Homily for IV (4) Sunday of Advent Year B. 20-12-2020 by Fr. Lubem Robert Waya, osj.
First Reading: 2 Samuel 7:1-5, 8-12, 14, 16
Psalm: Psalm 88(89): 2-5, 27, 29
Second Reading: Romans 16:25-27
Gospel: Luke 1:26-38
We thank God for bringing us to the final week of advent; we have just a few days to Christmas when our Messiah shall come. What we witness beginning from our first reading today is the fulfilment of the promise the Lord made to His servant David. David even as God’s servant, struggled to be faithful to God. He sometimes fell into sin but will never spare any effort and opportunity of repentance, returning back and seeking the mercy of God. So, the Lord decided to reward Him with a peaceful reign over Israel, granting him rest from all his enemies. David in turn had fair thoughts towards the Lord and was planning to build a befitting house for the dwelling of the ark of God which was still in a tent. The Lord who scrutinizes the thoughts of our hearts and loins saw his heart and decided to reward him showing him that a human being cannot build a house for God. Instead, the Lord promised David ‘I will preserve the offspring of your body after you and make his sovereignty secure…your house and your sovereignty will always stand secure before me and your throne be established forever.’ This promise is what we see fulfilled in the gospel reading of today at the annunciation, and this is a demonstration that the Lord is a faithful God even when we are not faithful.
Coming to Nazareth with the good news of the fulfilment of the promise, the angel Gabriel greeted the virgin Mary in a so much an unusual manner saying, ‘Rejoice, so highly favoured! The Lord is with you.’ Why was she told to rejoice? Because she had encountered the Lord, having won God’s favour to be chosen to bear the Son of God, Jesus. And the angel himself went on to remind her that this was in fulfilment of a promise earlier made by God to His servant David. So, he adds that Jesus will be great and called the Son of the Most High and ‘the Lord will give Him the throne of His ancestor David; He will rule over the House of Jacob forever and His reign will have no end.’ Mary asked how this would happen because she knew that it was beyond human capability since she was still a virgin and unmarried. Her question was prompted not by doubt but by amazement, that was why she did not turn down the request but asked how, showing her eagerness to carry out God’s plan.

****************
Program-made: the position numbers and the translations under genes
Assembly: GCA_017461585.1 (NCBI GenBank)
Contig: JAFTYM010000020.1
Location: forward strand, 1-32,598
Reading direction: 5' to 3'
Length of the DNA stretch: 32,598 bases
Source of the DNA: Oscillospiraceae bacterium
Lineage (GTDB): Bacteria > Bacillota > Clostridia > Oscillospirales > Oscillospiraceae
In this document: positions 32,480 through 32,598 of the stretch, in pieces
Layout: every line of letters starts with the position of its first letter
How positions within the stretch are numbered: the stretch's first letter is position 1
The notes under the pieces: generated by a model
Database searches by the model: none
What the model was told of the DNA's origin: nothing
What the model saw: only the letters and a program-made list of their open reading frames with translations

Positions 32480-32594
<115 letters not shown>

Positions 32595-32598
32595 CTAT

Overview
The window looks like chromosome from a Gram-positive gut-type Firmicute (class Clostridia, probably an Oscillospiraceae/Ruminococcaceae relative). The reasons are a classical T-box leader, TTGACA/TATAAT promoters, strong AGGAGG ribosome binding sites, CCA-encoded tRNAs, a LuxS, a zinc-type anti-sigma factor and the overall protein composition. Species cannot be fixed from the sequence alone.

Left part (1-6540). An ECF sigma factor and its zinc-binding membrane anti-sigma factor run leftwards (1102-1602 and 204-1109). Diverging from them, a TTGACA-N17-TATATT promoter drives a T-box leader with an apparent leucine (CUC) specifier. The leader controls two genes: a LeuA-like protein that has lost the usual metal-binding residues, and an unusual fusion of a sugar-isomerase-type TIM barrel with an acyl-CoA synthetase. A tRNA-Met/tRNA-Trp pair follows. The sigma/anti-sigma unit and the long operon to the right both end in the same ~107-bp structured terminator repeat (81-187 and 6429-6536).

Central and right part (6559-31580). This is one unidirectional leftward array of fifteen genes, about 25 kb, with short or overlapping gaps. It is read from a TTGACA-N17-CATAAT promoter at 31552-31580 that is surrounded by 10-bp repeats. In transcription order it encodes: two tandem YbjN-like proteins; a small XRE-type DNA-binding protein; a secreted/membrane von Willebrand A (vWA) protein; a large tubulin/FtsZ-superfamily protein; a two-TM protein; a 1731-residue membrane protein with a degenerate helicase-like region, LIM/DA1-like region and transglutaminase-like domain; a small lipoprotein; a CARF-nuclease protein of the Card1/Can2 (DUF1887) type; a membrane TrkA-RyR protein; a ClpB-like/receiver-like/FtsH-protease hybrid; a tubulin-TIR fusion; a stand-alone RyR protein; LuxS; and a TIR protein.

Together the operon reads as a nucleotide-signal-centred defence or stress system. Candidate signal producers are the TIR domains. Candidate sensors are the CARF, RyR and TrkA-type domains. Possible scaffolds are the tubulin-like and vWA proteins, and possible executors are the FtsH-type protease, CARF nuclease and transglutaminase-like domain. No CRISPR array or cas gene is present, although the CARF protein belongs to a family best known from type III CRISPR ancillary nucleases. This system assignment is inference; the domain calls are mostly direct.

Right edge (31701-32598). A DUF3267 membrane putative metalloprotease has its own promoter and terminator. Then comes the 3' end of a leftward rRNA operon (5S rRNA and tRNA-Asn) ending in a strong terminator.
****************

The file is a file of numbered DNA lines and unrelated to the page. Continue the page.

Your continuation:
At this point, humanity and indeed the whole creation and even God waited for Mary’s consent. Even though God is omnipotent He has endowed us with freedom and so He respects that freedom, allowing us to freely choose to do what is good over evil. And Mary using her freedom chose good saying yes to God’s request with the words ‘I am the handmaid of the Lord; let what you have said be done to me.’ By her YES, this moment of annunciation became simultaneously the moment of her conception as she was enveloped by the power of the Holy Spirit. This singular act of hers transformed the world perpetually. For with her yes, the Word became incarnate and dwelt among us as Emmanuel for our salvation in fulfilment of the promise made to David. This is a yes to life in opposition to the culture of death. It is also an important lesson to us on the right use of our individual freedoms. She has shown us that the right use of our freedom is always and only to do good and to promote life. At any point we use our freedom to do bad or evil, or promote death, it becomes not just an abuse of freedom but also an affront to God who is the author of our freedom. By Mary’s yes Christ Himself came ‘in order that we might have life, life in abundance (John 10:10).’ Our freedom once used rightly brings goodness and life to people around us.
Today is therefore an opportunity to evaluate and ask yourself, how do you use your freedom? Do you use it for good or for evil? Do you use it to save, to uplift people or to destroy them? Do you use it to bring life to people or death? Mary used her freedom to save the world, accepting to be the mother of Christ who is God, who has brought salvation to the world. What good have you done with your freedom? Let us remember that as Mary submitted herself in obedience to carryout God’s plan, we also cannot be truly free except in submission to God’s will. For we are His creatures made in His image and likeness, and St. Paul adds that ‘we have been bought with a price (1 Corinthians 6:20).’ That is why St. Augustine also says, ‘Lord you have made us for yourself and our hearts are restless until they rest in you.’ It is only in God that we can truly and fully realise ourselves. Just like Mary, our faith must lead us to submit ourselves in obedience to His will. As we prepare for the coming of Christ, let us ask the Lord to give us a grace-filled life of faith like Mary, to believe in His promises and the loving obedience to always carryout His will in our lives so that we can have cause to be truly happy like Mary in the salvation wrought for us. We ask this through Christ our Lord. Amen.